Sub-standard construction blamed for 2018 Laos’ Xe Pian-Xe Namnoy dam disaster

Construction News Laos
Xe-Pian Xe-Namnoy hydropower dam

Sub-standard construction blamed for 2018 Laos’ Xe Pian-Xe Namnoy dam disaster

30 May 2019

THE XE PIAN-XE Namnoy dam disaster in southern Laos last July was caused by improper construction, an independent investigation has concluded.

The deputy chief of the Laos National Investigation Committee, Singped Bunsawantipan, revealed on Tuesday that investigation showed that the dam had not collapsed due to extraordinarily heavy rain as previously suspected, but due to sub-standard construction.

Singped said the investigation, conducted by an independent group from Switzerland, had noted that heavy rainfall had rapidly filled regional reservoirs, but the Xe Pian-Xe Namnoy dam was not yet full and water levels were below critical point when Saddle Dam D collapsed on July 23.

The report concluded that the high-water level did not damage the dam, he said, but rather there was a problem with the dam’s foundation because the earth at its core was porous and could easily absorb water. When the dam began storing water, shortly before the failure of the Saddle Dam D, the earth foundation began to erode and finally collapsed.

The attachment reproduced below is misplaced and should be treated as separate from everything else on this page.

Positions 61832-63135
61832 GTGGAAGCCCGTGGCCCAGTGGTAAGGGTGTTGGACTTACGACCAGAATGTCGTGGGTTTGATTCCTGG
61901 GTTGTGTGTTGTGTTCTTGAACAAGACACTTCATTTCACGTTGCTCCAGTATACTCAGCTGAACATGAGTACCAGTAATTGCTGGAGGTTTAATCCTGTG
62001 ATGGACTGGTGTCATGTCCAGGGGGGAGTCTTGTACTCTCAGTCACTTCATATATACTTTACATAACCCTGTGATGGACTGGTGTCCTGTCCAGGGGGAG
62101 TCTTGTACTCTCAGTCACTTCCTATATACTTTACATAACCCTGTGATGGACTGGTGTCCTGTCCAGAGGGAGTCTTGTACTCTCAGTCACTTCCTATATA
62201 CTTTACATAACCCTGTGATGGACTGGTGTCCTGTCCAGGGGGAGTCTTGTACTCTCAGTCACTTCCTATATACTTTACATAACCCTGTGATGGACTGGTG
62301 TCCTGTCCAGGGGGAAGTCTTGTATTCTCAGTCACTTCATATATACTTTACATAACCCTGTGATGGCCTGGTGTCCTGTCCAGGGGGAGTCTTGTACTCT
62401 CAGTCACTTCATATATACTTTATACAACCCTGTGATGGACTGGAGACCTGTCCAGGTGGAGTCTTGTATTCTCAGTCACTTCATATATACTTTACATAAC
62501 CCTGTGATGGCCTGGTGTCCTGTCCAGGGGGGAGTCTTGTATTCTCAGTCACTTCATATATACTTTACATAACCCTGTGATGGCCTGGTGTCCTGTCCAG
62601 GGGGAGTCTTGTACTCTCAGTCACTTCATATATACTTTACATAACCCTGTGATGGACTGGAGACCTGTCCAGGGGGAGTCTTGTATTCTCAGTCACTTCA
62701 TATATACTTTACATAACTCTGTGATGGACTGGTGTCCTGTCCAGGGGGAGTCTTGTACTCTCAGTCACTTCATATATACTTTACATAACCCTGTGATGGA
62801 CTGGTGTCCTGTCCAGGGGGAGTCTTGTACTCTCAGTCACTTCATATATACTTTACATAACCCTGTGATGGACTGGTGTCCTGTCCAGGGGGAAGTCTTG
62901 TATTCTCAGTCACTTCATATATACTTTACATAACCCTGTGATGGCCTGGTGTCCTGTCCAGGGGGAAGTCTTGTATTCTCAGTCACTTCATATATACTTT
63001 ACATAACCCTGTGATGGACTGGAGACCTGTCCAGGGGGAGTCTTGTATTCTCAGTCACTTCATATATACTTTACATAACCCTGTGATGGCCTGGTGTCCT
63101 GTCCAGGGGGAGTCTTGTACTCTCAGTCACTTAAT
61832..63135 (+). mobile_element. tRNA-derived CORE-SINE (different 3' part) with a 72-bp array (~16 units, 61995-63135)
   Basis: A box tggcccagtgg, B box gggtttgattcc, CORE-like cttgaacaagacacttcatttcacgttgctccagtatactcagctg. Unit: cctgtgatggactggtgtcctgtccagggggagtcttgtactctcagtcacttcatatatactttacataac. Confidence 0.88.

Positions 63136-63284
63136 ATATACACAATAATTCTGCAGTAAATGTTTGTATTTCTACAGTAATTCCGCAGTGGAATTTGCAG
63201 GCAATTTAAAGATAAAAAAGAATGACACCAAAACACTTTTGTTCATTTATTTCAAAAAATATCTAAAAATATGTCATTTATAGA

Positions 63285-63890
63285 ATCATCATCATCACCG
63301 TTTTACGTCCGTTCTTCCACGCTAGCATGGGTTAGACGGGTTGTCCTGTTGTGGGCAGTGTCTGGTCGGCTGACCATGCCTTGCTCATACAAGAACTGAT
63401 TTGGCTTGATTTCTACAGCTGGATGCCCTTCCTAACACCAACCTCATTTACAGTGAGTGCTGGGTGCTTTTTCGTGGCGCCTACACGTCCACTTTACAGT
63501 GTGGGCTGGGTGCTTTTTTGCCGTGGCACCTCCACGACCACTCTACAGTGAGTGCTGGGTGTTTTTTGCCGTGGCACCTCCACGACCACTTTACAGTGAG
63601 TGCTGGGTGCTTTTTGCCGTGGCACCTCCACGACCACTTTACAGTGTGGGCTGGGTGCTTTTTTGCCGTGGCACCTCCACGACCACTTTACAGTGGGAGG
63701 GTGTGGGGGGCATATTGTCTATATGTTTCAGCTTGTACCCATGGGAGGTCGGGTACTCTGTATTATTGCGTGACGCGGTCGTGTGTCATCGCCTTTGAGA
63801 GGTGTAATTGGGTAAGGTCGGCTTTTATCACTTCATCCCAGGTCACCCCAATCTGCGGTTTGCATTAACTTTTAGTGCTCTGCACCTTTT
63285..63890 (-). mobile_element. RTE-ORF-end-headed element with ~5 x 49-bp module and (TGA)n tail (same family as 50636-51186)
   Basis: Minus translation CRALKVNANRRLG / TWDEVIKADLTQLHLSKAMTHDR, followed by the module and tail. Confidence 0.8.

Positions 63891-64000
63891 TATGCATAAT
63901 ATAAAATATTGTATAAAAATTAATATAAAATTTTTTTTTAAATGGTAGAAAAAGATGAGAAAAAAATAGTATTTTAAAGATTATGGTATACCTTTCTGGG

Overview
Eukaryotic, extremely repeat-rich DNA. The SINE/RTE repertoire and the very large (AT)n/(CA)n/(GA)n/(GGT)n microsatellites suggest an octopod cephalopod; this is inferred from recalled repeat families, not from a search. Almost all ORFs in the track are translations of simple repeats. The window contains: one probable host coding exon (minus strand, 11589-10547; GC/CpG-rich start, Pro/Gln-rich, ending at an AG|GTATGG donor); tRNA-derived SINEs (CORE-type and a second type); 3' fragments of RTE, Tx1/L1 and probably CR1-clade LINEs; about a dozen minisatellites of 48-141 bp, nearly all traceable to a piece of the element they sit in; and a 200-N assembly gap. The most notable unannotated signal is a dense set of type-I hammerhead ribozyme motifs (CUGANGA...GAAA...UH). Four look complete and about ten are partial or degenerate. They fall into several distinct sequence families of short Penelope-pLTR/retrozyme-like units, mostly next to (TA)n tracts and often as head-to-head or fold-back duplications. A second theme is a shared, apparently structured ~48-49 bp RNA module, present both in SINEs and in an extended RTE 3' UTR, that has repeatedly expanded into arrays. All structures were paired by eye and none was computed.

The sudden failure of Xe Pian-Xe Namnoy dam triggered a flash flood with high waves, which tore down everything in its path to the Xe Pian River, completely destroying six villages downstream, killing more than 40 people and displacing thousands of others.

Thai Extraterritorial Obligations-Watch Working Group (Thai ETO-Watch) coordinator Worawan Sukraroek said the report provided yet more clear evidence that the design of Xe Pian-Xe Namnoy dam was not compliant with international standards for siting and geological survey.

“Results of the independent study share exactly the same findings as the research by Stanford University, which also questioned the poor design of the dam and geological conditions,” Worawan said.

“This report’s findings further highlight the urgency for foreign investors in this project, including Ratchaburi Electricity Generating Holding [RATCH] from Thailand, to pay compensation in full to all those affected by this preventable tragic incident.”

However, the South Korea-based co-owner of the project, SK Engineering and Construction (SK E&C), which had conducted its own investigation, protested the report, claiming that the conclusions were not based on scientific proof.

The Xe Pian-Xe Namnoy hydropower dam is a US$1.2 billion (Bt38.2 billion) joint venture between South Korean and Thai investors. They are SK E&C, Korea Western Power and RATCH, along with Lao Holding State Enterprise.

It was intended to generate 410 megawatt of electricity, with 90 per cent of the power destined for sale to Thailand.